Wednesday 3 March 2010
To succeed in trading futures, or any makret, one has to have some kind of
an edge. We have stated how important it is to know the trend and trade
with it. The is the first edge one can have, price momentum. What happens
when there is no price momentum? Many who trade have a hard time
adjusting to non-trending markets and can get chopped up from swings that
turn with little direction, or just after it seems a direction is under way.
We are showing a selection of charts to demonstrate how markets are
trending less and less over the past several months, and that increases
risk exposure. Anytime you see a market in a trading range, your level of
knowledge is at its lowest level...price can go in either direction, much like
tossing a coin. When your odds of trading successfully are at 50%, there
is no edge. These charts reflect how price changes as a trend seems to
develop, but goes nowhere, or changes direction.
A lack of an identifiable trend is an anathema for having a higher level of
knowledge about price direction, and it increases risk exposure for less
definable results. The S&P had a labored rally for the last two months of
2009. Daily trading ranges were smaller and overlapping in a grind higher.
January appeared to show a change in trend as price move sharply lower
on wider ranges and increased volume. Yet, there was no follow-through
after the 5 February low.
Usually, a market will have a counter-trend retest rally, and the early
February trading range stayed within a down trend. There was a quick,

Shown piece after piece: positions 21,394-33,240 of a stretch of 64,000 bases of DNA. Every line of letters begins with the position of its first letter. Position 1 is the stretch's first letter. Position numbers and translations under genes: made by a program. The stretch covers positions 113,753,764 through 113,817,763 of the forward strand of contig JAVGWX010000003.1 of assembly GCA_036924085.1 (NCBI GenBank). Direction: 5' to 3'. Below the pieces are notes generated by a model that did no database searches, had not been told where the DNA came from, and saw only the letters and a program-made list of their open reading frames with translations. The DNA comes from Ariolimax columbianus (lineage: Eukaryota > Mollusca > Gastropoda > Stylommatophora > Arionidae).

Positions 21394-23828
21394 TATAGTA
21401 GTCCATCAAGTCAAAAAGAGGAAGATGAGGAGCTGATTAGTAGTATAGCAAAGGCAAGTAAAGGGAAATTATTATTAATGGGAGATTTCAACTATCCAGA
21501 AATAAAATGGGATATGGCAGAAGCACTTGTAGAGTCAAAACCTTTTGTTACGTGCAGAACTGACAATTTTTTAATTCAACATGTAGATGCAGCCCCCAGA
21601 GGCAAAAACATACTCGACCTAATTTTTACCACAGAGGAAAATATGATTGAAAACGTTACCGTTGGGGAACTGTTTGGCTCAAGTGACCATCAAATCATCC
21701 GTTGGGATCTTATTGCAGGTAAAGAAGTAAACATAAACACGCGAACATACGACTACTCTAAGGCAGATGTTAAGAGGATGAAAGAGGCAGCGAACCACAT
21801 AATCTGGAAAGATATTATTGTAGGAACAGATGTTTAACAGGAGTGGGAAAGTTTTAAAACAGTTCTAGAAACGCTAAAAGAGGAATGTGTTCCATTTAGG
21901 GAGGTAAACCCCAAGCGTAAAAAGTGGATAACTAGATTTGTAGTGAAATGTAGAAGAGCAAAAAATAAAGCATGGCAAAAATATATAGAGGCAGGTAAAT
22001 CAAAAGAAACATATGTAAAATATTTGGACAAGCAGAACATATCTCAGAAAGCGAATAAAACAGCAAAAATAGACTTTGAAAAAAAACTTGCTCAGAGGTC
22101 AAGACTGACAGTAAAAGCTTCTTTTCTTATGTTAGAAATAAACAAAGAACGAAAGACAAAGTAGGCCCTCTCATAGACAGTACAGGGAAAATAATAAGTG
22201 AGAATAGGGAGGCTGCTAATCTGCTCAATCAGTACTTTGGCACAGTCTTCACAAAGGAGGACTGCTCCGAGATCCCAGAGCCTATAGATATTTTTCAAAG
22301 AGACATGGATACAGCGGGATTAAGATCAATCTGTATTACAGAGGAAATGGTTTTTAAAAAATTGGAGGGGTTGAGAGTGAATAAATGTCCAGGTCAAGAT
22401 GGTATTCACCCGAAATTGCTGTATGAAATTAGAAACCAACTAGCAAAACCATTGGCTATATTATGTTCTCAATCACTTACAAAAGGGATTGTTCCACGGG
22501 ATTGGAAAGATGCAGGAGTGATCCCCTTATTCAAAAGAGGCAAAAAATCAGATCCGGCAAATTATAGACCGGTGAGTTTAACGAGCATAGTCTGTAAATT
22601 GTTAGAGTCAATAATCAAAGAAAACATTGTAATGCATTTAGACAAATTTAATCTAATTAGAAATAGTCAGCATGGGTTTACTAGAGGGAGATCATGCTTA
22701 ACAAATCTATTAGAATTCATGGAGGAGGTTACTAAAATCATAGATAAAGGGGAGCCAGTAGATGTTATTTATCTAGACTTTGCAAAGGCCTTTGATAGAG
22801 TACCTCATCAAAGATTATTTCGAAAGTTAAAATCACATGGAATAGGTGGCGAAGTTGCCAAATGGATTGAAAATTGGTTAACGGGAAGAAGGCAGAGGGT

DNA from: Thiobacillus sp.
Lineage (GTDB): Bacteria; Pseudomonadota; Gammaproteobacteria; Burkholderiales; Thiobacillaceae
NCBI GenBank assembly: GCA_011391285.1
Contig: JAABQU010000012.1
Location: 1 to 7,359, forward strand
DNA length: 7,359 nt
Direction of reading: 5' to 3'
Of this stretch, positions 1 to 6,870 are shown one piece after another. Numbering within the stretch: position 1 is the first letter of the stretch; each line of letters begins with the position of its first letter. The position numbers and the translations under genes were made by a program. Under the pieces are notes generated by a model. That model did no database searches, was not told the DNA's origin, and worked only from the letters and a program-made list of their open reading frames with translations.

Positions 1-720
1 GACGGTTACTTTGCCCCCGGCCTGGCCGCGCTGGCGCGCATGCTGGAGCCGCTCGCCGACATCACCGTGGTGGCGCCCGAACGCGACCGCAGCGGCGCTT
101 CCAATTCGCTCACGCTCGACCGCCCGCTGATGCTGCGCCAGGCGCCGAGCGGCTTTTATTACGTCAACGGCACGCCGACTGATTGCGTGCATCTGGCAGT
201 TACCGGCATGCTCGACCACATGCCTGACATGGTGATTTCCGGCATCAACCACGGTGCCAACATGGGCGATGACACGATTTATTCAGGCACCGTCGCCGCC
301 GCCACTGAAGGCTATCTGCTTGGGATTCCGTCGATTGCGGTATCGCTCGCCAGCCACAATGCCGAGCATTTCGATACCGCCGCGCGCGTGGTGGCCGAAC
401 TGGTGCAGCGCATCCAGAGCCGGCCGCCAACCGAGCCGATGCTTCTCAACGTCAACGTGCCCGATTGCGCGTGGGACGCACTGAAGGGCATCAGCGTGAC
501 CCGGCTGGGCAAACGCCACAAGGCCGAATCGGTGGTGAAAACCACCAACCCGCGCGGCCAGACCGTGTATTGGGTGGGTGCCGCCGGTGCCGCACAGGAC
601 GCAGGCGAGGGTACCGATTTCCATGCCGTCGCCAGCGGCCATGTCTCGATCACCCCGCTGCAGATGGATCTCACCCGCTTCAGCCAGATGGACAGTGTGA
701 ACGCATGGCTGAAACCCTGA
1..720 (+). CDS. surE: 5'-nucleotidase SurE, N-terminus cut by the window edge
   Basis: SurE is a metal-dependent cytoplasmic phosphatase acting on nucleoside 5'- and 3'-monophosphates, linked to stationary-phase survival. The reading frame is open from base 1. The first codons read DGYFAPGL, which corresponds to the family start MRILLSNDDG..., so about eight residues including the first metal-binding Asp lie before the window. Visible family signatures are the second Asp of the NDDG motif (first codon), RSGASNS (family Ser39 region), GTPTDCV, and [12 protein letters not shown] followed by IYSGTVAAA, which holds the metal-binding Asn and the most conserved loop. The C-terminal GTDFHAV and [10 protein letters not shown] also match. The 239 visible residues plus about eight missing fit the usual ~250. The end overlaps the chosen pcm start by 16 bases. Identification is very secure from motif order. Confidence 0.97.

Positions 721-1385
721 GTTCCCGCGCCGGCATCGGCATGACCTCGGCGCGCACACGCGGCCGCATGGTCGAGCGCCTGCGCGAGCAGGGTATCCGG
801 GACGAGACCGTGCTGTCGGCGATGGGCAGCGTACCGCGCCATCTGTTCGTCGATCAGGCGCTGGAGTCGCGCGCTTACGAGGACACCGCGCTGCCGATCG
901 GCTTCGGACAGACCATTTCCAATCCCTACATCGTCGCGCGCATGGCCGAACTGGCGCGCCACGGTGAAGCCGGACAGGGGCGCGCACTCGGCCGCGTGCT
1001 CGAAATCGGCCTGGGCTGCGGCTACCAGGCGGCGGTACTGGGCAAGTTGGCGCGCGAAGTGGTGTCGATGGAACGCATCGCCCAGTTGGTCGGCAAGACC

one day rally, and that led to another trading range. There was no
reason to be long in a down trend, so buying into that rally did not make
sense. The way to trade was to look for a selling opportunity. What has
been happening is yet another failure to stop in a normal corrective rally,
and instead, price has been holding, working higher. Right now, price is
at the level where selling entered the market, 21 January, a level or
resistance. The daily trend is now marginally up, but there was no real
transition from down to up.
Another example is the Euro. This is a 240 minute chart, used by currency
traders. A "pip" is used to denote a tic move, so 100 pips is the same as
100 tics, or 1 cent. In a somewhat narrow 350 pip trading range over the
past month, there has been 2,450 pips in price swings, almost 8 times the
range. Try finding a trend to trade in that kind of environment!
In the currency markets, in general, many of the better moves occurred in
overnight trade, and that only served to increase the risk factor during U.S.
The grains have not been any better. The down trends stopped in
February, but price has been range-bound since mid-January. It usually
takes some sideways trading to develop a base from which to launch a
new trend, and grains appear to be doing that, but there has been no
clear movement. A lack of any trend direction puts the level of knowledge
for trading very low, and offers no edge.
One of the strongest markets has been gold. The swings have been larger
in dollar amounts, but you can see that there has been no sustainable
direction, and price is where is was at the beginning of last December. The
risks in metals has been greater, dollar-wise, because of the higher metals
value, making the moves from day-to-day very expensive, and often erratic.
No edge there, either.
It is difficult to not trade, as most in the markets want to see activity, and
expect it. We have reduced our trading as a consequence of this kind of
market environment. It is not a popular position, but when market positions
offer risks equal to, or greater than a perceived reward, it is an inviation to
be in an environment to consistently lose money.
Markets go through phases. We are in a such a transitional phase.